Call for Papers: Feminism, Blogging and the Historical Profession. The Journal of Women’s History invites submissions for a round table on the emergence of blogging as a location for critical thought among women in the historical profession; historians of women, gender and sexuality; and feminist scholars who may, or may not be, historians. Participants may wish to address one or more of the following questions in an abstract of no more than 250 words: What role does self-publishing on the internet play in a profession where merit is defined by scholarly review and a rigorous editorial process? What are the intellectual benefits, and/or costs, of blogging? What are the ethics and consequences of blogging under a pseudonym? What kinds of electronic acknowledgement already correlate with established scholarly practices; which can be discarded; and which need to be attended to, perhaps more rigorously than in printed publications? If many scholarly publications and organizations have already adopted blogs as a way of spreading news and inviting conversation, is blogging itself developing rules and practices that will inevitably produce intellectual and scholarly hierarchies similar to those that blogging seeks to dismantle? Does feminist blogging offer particular opportunities for enhanced conversation about race, sexuality, class and national paradigms, or does it tend to reproduce existing scholarly paradigms and silences within feminist scholarship? Finally, are new forms of colleagueship and scholarship emerging in the blogosphere?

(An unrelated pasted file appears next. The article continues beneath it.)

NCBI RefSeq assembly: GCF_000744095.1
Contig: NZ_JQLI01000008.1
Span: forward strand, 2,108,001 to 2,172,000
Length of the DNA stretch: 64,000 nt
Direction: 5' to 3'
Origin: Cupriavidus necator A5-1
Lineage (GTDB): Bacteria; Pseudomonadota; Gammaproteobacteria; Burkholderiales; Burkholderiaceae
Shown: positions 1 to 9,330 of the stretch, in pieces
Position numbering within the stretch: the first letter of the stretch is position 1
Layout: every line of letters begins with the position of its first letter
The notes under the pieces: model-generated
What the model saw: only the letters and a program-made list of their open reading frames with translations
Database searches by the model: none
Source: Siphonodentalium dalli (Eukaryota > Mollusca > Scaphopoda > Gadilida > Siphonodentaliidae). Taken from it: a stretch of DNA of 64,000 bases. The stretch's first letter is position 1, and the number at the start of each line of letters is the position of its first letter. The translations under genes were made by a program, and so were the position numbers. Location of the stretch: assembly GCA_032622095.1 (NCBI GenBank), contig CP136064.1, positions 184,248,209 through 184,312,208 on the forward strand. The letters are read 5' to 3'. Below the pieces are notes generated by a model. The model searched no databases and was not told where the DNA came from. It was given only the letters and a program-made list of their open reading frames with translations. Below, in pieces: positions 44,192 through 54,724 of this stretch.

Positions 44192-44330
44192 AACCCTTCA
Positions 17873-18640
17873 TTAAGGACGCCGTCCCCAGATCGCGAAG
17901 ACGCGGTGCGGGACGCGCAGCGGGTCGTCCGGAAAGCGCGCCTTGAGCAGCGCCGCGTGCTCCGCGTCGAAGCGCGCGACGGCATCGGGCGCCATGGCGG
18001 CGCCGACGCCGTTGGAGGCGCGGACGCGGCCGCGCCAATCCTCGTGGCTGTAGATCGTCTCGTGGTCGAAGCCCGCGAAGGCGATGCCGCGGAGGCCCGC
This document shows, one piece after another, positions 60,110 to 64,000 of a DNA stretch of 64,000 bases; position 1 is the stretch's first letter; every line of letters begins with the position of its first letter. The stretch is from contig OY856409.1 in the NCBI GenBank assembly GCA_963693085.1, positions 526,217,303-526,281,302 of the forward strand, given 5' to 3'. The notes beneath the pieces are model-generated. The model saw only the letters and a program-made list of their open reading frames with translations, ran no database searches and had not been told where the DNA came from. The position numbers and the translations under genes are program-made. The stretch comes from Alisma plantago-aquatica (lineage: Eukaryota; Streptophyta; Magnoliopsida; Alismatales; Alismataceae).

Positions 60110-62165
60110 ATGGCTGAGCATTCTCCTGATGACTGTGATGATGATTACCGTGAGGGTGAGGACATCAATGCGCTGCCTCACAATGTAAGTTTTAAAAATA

The round table will consist of a short introduction, several essays of 2 – 3,000 words, and a concluding comment/response. Abstracts should arrive no later than July 15, 2009, and can be submitted electronically to Claire Potter at tenuredDOTradicalATgmail.com. Final submissions are due October 1. Pseudonymous bloggers may publish under their pseudonyms, but must be willing to reveal their identities to the editor of the round table and the commenter. Bloggers based outside the United States are particularly encouraged to contribute.
Kittywampus tempted me to take this quiz, since I haven’t posted in awhile and don’t feel like coming up with anything that would strain my brain on a holiday. The result:
Lion Warning Cat
81% Affectionate, 61% Excitable, 42% Hungry
“You are the good Samaritan of the lolcat world. Protecting others from danger by shouting observations and guidance in cases of imminent threat, you believe in the well-being of everyone.”
Well, I agree with the 42% hungry part — time for lunch!
In her budget address, Governor Jodi Rell used the following quote from Abigail Adams’ letter to her son John Quincy Adams, written on January 13, 1780:
“It is not in the still calm of life … that great characters are formed. The habits of a vigorous mind are formed in contending with difficulties. Great necessities call out great virtues. When a mind is raised … then those qualities which would otherwise lay dormant, wake into life and form the character of the hero and the statesman.”
Apparently, the Governor forgot about another famous quote from Abigail Adams — i.e. “remember the ladies.” One of the proposed cuts will be to the state’s Permanent Commission on the Status of Women. She also proposed deep cuts in the state’s safety net that serve women, children, veterans, disabled persons, the elderly — in short everyone but the rich Republicans will pay for the current state budget crisis.
Susan Campbell has an excellent critique of the Governor’s proposal. Nope, Rell don’t got game, that’s for sure.
I propose that the Democrats find a real feminist to run against Governor Rell in 2010.
P.S. Uh, oh, looks like Big Sister Governor Rell will be watching me and other state employees. Guess I won’t be blogging from the office anymore!